Ten signs of when you need to be involved:  the Coronavirus factor

Paying attention to situations that can affect the well-being of older adults can make all the difference. The effect of the COVID19 virus has raised the risks of ignoring signs that indicate it is time to intervene.   There are ever-changing regulations, testing regimes, surges in cases, availability of vaccinations, and even access to healthcare. This means there are a lot of factors that families can consider when caring for an older adult.

Here are some signs on when to be concerned:

  1. Families living at a distance: Not only are subtle signs of change easily ignored, but travel restrictions have limited regular interactions by family who would normally be there to notice symptoms.
  2. Changes in emotional state: Those who experience social isolation, limitations in daily living acitivites, vulnerability to serious illness and death has shown increased depression, anxiety and symptoms of mental illness.
  3. Changes in physical condition: Covid doesn’t stop the declines older people experience as the normal process of aging brings to many. What has changed is restrictions on face-to-face visits to physicians, an overburdened healthcare system and a triaging of interventions. Fear of Covid could delay being seen in emergency rooms for health issues that need immediate attention.
  4. Undergoing a crisis: The restrictions limiting contact of informal supports, additional precautions postponing routine medical care and delayed response to medical needs  can mean situations can become more serious before they are attended to.
  5. Moving in or out of facilities: Transitioning to a new residence is often associated with stress and trauma. New considerations regarding safety, social restrictions and availability of beds have challenged both residents and facilities. Balancing the risks and benefits of moving has to be carefully evaluated.
  6. Signs of cognitive decline: Forgetfulness, reduced logic and the inability to organize are always troubling.  Ignoring safety measure during the pandemic can be deadly. Wearing masks, limiting social interactions and taking precautions can be ignored.
  7. Care options and coordination: Obtaining proper care, assuring that safety precautions are taken and balancing the risks of having contact with others who may be at risk for contagion takes preparation, thought and coordination.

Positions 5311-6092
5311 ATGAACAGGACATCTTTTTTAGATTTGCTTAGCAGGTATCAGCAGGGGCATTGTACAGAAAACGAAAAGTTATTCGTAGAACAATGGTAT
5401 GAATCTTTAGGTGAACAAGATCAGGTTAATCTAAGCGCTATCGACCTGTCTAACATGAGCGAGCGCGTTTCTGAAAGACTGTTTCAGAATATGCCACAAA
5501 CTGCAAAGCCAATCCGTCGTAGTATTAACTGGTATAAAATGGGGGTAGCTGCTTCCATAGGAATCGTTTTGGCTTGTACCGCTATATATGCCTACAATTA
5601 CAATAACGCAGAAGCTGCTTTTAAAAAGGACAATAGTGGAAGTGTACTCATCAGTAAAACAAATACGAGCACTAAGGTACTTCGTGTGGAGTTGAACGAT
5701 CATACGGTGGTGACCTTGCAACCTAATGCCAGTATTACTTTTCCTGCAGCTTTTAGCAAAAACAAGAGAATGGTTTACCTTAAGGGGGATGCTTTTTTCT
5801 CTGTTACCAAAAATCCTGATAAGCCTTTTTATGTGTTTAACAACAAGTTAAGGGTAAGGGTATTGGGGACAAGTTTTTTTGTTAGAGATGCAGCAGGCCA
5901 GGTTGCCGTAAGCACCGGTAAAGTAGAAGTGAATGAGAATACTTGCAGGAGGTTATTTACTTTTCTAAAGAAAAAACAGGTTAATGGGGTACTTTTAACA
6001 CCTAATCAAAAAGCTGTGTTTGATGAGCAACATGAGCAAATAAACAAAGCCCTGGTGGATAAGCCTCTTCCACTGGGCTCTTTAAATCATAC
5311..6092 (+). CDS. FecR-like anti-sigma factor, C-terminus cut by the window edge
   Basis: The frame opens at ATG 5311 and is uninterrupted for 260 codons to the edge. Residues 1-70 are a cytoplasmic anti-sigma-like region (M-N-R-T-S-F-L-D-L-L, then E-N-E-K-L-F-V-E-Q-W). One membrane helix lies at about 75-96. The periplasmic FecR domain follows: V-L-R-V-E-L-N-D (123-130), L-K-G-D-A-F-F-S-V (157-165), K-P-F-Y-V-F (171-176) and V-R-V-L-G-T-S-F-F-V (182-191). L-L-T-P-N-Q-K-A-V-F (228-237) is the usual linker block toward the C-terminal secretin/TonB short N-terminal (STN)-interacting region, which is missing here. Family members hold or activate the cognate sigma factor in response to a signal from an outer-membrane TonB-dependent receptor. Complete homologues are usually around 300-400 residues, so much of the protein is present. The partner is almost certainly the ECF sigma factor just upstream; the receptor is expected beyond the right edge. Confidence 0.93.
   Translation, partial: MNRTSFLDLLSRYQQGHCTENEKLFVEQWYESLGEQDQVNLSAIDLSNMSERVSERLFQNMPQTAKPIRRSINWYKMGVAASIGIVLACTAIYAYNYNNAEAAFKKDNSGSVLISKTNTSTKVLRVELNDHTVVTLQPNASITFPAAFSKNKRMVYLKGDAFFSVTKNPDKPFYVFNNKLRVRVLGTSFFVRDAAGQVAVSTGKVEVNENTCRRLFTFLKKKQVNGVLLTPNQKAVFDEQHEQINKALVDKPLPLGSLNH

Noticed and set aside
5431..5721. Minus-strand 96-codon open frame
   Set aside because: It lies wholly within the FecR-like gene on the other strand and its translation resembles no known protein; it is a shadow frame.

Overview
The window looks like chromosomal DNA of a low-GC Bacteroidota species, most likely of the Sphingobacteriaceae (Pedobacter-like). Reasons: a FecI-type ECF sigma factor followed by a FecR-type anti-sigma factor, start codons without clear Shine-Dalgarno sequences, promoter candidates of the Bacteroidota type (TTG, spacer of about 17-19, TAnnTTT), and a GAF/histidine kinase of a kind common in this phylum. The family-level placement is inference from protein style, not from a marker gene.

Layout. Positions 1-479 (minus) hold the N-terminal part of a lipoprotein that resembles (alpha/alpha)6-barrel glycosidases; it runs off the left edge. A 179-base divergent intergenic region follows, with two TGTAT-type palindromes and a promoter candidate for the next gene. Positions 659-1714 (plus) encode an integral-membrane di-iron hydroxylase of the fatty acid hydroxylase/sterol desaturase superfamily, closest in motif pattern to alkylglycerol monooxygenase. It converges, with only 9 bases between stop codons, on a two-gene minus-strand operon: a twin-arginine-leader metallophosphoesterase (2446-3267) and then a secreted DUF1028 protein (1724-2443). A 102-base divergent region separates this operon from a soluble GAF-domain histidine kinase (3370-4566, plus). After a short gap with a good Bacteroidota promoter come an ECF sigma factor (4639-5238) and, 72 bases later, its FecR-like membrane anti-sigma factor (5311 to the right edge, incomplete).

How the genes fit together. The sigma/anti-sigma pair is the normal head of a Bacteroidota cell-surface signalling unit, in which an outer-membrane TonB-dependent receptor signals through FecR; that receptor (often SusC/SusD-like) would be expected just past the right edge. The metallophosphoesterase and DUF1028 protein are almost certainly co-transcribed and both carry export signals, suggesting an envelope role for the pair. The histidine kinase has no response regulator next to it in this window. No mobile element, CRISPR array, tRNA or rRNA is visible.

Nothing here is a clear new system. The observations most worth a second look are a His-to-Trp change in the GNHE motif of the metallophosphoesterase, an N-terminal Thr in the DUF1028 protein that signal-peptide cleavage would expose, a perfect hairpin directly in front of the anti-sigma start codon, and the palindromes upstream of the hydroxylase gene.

8. Hospital discharge: Limitations due to skilled nursing closures and high risk of contagion often make placement directly to a home or assisted living facility a safer and more realistic option.  A care plan must weigh risks and benefits of all options.
  9. Trouble coordinating care: The added burden the Covid has added to caregiving can be overwhelming. Not only is the older adult at risk, but family caregiver are often burdened with additional family, home schooling, as well as economic and health challenges of their own.
  10. Family Conflict: under normal conditions, almost half of adult siblings will have conflicts involving caring for an aging parent. The added additional challenges and decisions that COVID brings with it have added to the strain on the family system. Unresolved conflicts often complicate an already overwhelmed situation.

You don’t have to do it alone. The multi-disciplinary approach of an Aging Life Care Professional can assist. (www.aginglifecare.org).

About the Author: Bunni Dybnis, MA, LMFT, CMC brings 30+ years of professional experience role as President of Aging Life Matters.  She uses her skills and background as a Licensed Marriage Family Therapist, Certified Care Manager, trained meditator to provide consultation, family conflict resolution and expert witness testimony and support for aging & dependent adults and the families and advisors involved with their needs.

Bunni is considered a national leader and spokesperson for her profession and as well recognition for her involvement in the aging community of Los Angeles. She is a Fellow in the Leadership Academy, past board member and president of the Western Region and chair of numerous committees of the Aging Care Association receiving the highest achievement awards from her peers.